Josaphat C. Tam, «When Papyri and Codices Speak: Revisiting John 2,23-25.», Vol. 95 (2014) 570-588
This paper revisits the role of John 2,23-25 in its literary and manuscript context. Contrary to many Johannine commentators who take it as an introduction to the Nicodemus pericope, 2,23-25 should be linked more to the preceding context, not the following. This view is supported by evidence from the sense-unit delimitations observed in the Greek papyri and codices dated within ca. 300 years from the New Testament era. Viewed from a narrative perspective, 2,23-25 should be seen as an anticlimactic concluding remark connected to 1,35 – 2,22.
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WHEN PAPYRI AND CODICES SPEAK: REVISITING JOHN 2,23-25 575
There are various ways in which copyists delimit units throughout
these manuscripts. For the sake of a proper assessment, those de-
limitation markers that occur in the vicinity of 2,23-25 are listed in
the following. This list of different types of delimitation used is by
no means exhaustive for the entire manuscripts. In some cases, one
kind of marker can be used in combination with another. These de-
limitation markers are:
1. Ekthesis — the first letter of a line protruding into the left
margin, sometimes with the first letter enlarged.
2. Paragraphos — a simple horizontal stroke placed after the
line of a unit and before the next section.
3. Space — extra space deliberately left between words of a line
as a mode of punctuation. In these selected manuscripts, spac-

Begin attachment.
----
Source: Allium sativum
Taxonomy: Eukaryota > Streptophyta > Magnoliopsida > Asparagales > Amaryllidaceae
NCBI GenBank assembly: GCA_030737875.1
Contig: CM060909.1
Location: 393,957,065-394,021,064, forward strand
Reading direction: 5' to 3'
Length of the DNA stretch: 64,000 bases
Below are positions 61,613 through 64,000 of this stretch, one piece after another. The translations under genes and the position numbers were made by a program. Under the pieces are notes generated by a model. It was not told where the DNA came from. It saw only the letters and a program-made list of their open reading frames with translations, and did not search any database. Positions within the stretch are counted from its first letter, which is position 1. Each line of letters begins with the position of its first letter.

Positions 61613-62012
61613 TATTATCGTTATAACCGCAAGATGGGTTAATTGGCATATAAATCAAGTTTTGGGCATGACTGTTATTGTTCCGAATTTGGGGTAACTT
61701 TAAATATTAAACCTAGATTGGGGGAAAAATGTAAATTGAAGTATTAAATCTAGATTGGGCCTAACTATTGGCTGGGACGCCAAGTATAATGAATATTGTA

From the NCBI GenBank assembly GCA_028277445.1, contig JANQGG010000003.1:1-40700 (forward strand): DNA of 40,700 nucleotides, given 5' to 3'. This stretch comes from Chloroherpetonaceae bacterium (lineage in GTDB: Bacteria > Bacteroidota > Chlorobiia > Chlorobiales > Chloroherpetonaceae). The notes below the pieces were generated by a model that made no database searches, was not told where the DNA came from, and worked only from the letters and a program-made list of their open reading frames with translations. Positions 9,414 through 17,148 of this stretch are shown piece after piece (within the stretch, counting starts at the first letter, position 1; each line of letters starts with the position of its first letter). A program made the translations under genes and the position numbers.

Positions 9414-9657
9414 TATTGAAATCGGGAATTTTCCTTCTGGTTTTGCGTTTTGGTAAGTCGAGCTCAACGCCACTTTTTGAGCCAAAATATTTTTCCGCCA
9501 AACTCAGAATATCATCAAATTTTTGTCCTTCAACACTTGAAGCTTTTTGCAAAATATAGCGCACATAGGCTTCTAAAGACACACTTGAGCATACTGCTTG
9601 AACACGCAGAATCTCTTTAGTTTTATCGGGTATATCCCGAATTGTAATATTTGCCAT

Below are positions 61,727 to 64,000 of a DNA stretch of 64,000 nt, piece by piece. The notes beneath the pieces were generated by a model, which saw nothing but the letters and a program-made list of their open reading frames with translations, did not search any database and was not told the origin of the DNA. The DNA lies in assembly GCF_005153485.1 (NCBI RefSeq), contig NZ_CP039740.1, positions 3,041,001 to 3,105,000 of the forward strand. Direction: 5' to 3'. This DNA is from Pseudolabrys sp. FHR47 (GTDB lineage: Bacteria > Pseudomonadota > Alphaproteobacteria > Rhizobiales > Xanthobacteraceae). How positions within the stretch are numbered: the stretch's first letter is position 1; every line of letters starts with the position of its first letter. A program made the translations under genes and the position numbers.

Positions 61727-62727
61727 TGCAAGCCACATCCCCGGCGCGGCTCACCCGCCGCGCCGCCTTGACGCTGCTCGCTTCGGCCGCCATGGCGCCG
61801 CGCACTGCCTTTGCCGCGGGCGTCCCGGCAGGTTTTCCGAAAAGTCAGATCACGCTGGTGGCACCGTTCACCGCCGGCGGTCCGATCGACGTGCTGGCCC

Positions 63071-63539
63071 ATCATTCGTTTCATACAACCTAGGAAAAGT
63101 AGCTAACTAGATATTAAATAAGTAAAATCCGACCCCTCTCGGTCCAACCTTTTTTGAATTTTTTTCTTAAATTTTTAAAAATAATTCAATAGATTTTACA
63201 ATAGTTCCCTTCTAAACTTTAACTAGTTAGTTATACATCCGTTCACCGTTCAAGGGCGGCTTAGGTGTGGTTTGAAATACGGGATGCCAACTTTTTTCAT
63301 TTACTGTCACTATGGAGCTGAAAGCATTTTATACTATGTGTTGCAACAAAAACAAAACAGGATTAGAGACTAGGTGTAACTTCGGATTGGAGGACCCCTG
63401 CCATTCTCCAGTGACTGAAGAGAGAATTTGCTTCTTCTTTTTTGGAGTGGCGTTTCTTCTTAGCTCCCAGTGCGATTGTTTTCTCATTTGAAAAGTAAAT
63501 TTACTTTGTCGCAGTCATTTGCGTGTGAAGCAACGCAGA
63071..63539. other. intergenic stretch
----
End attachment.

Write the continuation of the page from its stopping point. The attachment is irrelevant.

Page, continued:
ing is of variable length. It is commonly used to mark the end
of a unit. Sometimes, a line is intentionally written short, leav-
ing plenty of space, and ekthesis appears in the next line.
4. Dicolon — a double dot placed after certain words functions
to divide a text. Dicolon is sometimes used together with
5. Stops/ Points — whether placed in the upper, middle position
in a line or simply on the line, these stops are used to separate
units in minor ways. High stop marks period end; middle stop
divides what is inside the period; and underdot differentiates
6. Markers of kephalaia — in the margin of some manuscripts,
they are markers inscribed to refer to the kephalaia, a system
of chapter divisions stated at the beginning of a book.
7. Section number — a section numbering system is preserved
in the margin of Vaticanus, with unknown origin.
8. Numerals of the Eusebian Canons/ Ammonian Section num-
bers — markers inscribed in the margin of manuscripts with
numbers referring to the tables of the Eusebian Canons, a sys-
tem of grouping parallel pericopae (Ammonian sections) in
Bearing in mind the variety of delimitation markers noted above,
close observations and analyses of the selected six earliest available
Greek manuscripts are presented as follows.